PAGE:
In the last few days before Icelanders yet again return to the voting booth on 28 October, the most recent poll by MMR [In Icelandic] suggested that there is still much uncertainty over whether the next governing coalition will stay centre-right in ideology or whether there will be the first leftward shift since Jóhanna Sigurðardóttir of the Social Democratic Alliance (Samfylkingin) was in office in 2009-13. One prediction which can be made at this stage, however, as that with the weakening of support for major centrist parties, coalition-building may be more complicated for the big players on each side of the political spectrum, especially for the governing Independence Party (Sjálfstæðisflokkurinn) or IP.
On one hand, the latest poll suggests that despite numerous trials and tribulations, the IP appears to be hanging on to an unshakeable core base of support, and at 22.9% is back at the top of the listings. However, the party’s erstwhile partners, the centrist, and pro-European Union, Bright Future (Björt framtíð) and Reform/Regeneration (Viðreisn) parties, are still lagging, with BF possibly being unable to cross the five percent threshold required to attain parliamentary seats. One of IP’s previous governing allies, the Progressive Party (Framsóknarflokkurinn), has also been dropping in popular support, (down to 8.6%), since the departure of its leader, Sigmundur Davíð Gunnlaugsson, to form the breakaway Centre Party [In Icelandic] (Miðflokkurinn) last month. This situation might leave IP unable to form a stable arrangement, even if it does attain the most votes like last year.
The situation is looking more encouraging for the Left-Green Movement (Vinstrihreyfingin – grænt framboð), which according to the latest census was in second place in voter popularity with just under twenty percent support. This raises the possibility of a potential ‘green-red-purple’ triumvirate between the Left-Greens, the Social Democrats and the Pirate Party (Píratar). However, attempts to form a partnership between the left parties were not successful after last year’s vote, leading to the IP-led administration of Bjarni Benediktsson, so it may be still too early to make predictions about the framework of the next administration, especially given the volatility of recent poll numbers.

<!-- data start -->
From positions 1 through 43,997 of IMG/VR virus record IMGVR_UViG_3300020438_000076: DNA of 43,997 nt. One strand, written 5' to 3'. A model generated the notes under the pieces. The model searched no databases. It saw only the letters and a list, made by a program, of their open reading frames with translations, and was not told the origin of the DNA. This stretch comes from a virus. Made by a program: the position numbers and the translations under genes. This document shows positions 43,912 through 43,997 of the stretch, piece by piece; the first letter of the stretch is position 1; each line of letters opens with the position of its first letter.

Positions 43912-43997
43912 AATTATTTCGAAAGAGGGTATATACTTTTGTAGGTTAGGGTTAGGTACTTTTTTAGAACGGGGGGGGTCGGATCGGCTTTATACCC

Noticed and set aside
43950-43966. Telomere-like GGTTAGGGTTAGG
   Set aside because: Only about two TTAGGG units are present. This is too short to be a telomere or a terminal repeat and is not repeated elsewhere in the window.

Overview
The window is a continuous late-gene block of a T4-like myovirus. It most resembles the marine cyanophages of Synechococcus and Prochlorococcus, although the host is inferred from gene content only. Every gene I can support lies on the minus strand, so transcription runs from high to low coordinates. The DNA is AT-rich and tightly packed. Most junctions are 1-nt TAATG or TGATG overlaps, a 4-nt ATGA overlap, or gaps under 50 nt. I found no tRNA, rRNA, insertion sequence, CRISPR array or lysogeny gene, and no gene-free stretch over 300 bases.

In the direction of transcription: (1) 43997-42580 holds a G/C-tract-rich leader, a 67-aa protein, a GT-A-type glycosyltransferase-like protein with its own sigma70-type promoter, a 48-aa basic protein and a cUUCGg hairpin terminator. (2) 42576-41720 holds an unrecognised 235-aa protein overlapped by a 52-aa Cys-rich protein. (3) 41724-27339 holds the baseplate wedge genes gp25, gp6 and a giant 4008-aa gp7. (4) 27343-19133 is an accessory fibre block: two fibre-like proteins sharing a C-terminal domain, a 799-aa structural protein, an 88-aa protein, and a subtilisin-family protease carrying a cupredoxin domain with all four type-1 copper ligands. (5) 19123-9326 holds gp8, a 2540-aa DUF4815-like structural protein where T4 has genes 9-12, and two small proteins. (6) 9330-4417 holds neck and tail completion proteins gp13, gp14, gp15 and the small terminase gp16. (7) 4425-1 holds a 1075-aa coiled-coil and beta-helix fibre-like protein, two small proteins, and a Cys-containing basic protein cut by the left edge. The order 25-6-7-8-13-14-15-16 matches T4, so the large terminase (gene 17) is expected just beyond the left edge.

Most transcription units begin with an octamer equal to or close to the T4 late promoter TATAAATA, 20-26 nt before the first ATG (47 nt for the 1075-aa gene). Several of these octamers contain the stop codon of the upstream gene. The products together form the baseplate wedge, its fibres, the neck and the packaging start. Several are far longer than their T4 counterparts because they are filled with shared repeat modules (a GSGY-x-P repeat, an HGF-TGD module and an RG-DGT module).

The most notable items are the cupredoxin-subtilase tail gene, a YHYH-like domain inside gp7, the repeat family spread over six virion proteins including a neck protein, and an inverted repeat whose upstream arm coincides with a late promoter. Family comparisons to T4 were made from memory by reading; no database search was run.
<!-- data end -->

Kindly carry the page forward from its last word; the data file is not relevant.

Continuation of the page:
As one recent commentary bemoaned, the suddenness of the calling of this election and the perception of ‘nothing new’ in regards to the country’s political climate has resulted in an election being dominated more by personalities than issues. Compared with the previous vote, both large and small parties have had little time to develop platforms and raise funding.
There was also much controversy generated after it was reported last week that an injunction had been placed on two news services, Stundin [In Icelandic] (‘Hour’) and Reykjavík Media, by Reykjavík’s District Commissioner which halted further news coverage regarding documentation from Glitnir, the now-dissolved Icelandic bank, at the request of the late institution’s bankruptcy estate. This came after media coverage alleging that Prime Minister Benediktsson had sold assets in the bank very shortly before Glitnir’s insolvency in late 2008, reports which the PM has strongly refuted. In protest of the injunction, the Stundin newspaper was published with a blacked out front page last week.
In short, it is far from certain whether this vote will bring about the political stability many in Iceland have been hoping for, any more than the election last year.